“There are many gospel shows we see being held during church services, but the quality is not good because they are not properly organised. More so, there is no way an artiste will expect to grow his or her audience if the shows are limited to churches only,” he says.

Mashukano adds that the industry has a challenge of getting appropriate venues when it comes to staging mega concerts, which involve more than 5000 people.

“Gospel shows still have a long way to go in terms of raising their standard in a bid to sell the local artistes outside the country. On the side of production and content of the show, they still have a lot to do,” he says.

He argues that Rwandan music is not where it is supposed to be. “I can say it is in a good place right now, compared to a few years back. Rwandan gospel artistes are invited to sing in different countries, so it has grown but it’s still not where it is supposed to be.”

Tonzi, who recently performed at Uganda’s gospel artiste Judith Babirye’s concert, says that her experience at the concert opened her eyes to what the gospel industry in the country is like.

“Judith Babirye’s concert was fully packed as her fans came in to support, despite the hefty amount of money that was asked as an entry fee. It is different from what we see here as most people will not attend your shows if you exceed Rwf15, 000,” she says.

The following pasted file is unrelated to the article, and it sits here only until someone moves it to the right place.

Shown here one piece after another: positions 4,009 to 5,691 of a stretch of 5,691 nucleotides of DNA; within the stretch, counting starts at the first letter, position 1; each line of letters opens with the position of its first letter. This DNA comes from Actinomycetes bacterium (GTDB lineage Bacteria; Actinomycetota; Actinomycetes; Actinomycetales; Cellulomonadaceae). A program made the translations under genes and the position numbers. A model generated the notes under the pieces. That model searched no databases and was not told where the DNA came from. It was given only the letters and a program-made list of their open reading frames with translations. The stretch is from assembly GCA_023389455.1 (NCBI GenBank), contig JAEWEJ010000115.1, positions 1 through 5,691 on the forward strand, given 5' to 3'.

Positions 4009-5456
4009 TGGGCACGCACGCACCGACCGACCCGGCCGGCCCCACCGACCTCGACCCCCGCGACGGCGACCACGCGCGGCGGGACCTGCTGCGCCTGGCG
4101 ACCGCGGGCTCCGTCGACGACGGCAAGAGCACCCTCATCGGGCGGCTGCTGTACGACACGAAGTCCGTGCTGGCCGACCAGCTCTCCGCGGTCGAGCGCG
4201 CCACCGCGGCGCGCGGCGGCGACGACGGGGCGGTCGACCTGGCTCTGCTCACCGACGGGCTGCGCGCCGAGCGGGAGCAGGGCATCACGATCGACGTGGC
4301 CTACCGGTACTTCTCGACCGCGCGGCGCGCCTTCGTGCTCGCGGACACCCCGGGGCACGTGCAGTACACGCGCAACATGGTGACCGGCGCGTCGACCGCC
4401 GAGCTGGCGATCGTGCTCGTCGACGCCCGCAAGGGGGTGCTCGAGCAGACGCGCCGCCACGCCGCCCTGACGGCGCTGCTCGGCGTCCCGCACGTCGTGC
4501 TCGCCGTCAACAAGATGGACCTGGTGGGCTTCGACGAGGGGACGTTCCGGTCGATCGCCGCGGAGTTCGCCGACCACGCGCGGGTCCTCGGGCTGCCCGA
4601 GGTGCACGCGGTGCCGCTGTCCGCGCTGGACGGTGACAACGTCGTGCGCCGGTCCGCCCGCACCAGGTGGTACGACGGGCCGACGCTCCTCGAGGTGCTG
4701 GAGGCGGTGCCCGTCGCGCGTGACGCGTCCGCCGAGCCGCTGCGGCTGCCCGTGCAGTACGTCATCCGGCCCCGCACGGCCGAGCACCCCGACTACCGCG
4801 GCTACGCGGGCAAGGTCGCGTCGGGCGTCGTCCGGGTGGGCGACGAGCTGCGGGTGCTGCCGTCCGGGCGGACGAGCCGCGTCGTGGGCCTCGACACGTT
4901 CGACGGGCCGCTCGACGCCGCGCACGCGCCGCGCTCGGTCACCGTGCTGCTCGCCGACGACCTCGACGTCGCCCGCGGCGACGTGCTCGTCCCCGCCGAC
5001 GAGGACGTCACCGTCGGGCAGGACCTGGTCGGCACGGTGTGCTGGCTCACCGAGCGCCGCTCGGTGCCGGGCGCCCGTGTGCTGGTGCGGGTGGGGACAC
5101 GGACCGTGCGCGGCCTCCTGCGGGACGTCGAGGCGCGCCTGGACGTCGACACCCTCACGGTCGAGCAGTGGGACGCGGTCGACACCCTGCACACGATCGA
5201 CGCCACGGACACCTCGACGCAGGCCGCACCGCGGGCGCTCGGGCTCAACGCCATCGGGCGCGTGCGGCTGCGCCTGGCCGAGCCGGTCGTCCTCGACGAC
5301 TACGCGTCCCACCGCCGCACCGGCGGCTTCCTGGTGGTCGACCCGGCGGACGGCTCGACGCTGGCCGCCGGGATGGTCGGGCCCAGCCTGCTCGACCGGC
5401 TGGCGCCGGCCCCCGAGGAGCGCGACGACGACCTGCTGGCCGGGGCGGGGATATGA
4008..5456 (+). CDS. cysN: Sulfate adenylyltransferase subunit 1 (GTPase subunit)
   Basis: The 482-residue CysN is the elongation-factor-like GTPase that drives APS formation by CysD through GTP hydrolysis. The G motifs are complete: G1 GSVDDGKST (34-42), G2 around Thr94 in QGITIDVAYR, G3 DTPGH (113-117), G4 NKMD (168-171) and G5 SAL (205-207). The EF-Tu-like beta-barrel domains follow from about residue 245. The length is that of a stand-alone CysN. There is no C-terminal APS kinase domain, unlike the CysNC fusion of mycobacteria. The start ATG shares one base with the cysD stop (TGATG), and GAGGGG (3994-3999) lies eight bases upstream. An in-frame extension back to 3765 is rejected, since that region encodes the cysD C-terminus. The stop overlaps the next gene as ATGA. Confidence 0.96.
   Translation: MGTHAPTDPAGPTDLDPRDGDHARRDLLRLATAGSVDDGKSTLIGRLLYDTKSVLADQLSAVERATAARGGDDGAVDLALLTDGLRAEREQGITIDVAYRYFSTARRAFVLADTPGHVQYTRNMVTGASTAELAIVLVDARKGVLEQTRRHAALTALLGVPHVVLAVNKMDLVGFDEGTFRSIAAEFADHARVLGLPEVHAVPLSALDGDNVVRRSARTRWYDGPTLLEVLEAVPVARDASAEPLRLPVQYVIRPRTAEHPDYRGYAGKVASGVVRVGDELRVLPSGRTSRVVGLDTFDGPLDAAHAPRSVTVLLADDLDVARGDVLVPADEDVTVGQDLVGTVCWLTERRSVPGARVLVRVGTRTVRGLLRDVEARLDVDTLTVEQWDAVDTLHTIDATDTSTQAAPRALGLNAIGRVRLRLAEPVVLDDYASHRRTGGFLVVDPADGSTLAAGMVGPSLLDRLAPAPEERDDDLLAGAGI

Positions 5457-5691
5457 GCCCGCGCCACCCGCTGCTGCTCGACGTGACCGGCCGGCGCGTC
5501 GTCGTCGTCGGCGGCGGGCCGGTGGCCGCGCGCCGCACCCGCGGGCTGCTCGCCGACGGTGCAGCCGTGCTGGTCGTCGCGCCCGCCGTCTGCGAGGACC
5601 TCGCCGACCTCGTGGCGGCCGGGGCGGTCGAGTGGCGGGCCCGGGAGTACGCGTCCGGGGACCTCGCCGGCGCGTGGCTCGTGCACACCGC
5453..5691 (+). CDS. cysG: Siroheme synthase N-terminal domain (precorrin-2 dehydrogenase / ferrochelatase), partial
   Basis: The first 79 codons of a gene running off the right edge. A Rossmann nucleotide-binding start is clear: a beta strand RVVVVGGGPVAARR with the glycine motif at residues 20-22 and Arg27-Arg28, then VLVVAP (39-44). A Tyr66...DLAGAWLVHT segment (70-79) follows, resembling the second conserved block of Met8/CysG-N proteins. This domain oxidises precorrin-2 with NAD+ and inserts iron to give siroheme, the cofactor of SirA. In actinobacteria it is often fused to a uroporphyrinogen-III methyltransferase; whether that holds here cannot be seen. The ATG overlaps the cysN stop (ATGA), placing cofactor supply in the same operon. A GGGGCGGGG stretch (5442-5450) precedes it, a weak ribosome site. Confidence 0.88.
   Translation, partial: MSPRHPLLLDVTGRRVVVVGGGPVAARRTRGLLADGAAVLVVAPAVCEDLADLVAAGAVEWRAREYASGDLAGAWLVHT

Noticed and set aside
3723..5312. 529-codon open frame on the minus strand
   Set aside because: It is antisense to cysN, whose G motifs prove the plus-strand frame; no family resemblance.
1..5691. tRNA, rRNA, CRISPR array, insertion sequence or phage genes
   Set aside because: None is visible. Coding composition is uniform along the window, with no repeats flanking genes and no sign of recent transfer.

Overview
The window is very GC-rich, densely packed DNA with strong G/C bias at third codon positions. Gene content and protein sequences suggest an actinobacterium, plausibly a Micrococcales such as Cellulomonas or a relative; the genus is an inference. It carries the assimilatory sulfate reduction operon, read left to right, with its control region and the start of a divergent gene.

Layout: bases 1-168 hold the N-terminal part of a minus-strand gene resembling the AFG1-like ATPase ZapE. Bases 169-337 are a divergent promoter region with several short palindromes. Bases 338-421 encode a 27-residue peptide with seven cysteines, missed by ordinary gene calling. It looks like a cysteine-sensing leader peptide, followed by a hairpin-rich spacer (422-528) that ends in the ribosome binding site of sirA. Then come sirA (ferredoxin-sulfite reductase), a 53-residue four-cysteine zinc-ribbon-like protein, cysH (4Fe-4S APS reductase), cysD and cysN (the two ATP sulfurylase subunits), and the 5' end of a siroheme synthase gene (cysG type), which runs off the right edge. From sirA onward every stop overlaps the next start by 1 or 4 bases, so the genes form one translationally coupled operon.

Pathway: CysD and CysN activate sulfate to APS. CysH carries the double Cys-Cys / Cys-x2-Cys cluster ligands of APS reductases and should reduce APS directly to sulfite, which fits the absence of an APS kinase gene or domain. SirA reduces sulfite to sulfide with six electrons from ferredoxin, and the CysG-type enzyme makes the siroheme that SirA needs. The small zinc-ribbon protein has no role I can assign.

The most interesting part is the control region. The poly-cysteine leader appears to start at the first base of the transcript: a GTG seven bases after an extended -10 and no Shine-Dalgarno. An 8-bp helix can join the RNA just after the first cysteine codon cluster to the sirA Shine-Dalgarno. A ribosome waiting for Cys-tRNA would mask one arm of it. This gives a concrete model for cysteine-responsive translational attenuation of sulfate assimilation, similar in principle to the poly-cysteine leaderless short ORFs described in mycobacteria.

This she attributes to the mindset that people have in this country as they do not think that gospel artistes should make a living from singing.

Local gospel singer Aline Gahongayire in the audience during a gospel show. 

Aline Gahongayire, another celebrated gospel artiste thinks that gospel music is not as recognised as it should be yet. She says shows that promote and recognise gospel artistes are still few, and sponsorship is still a challenge. 

“Gospel artistes just lack the support that is given to other secular artistes. We need Rwandans to support us and understand us. Also, we need to support each other as musicians. I can still have my identity as a gospel artiste and support other artistes,” she says.

Gahongayire appeals to everyone to support Rwandan gospel artistes.  “It would be great if churches, pastors, Christian organisations, and even business owners, considered supporting the gospel music industry. We are all bringing the Kingdom of God to Earth and spreading the Good News of the Saviour through music,” Gahongayire says.

Misagaro wonders if there is any Rwandan gospel artist solely surviving on music for a living, adding they still struggle to survive.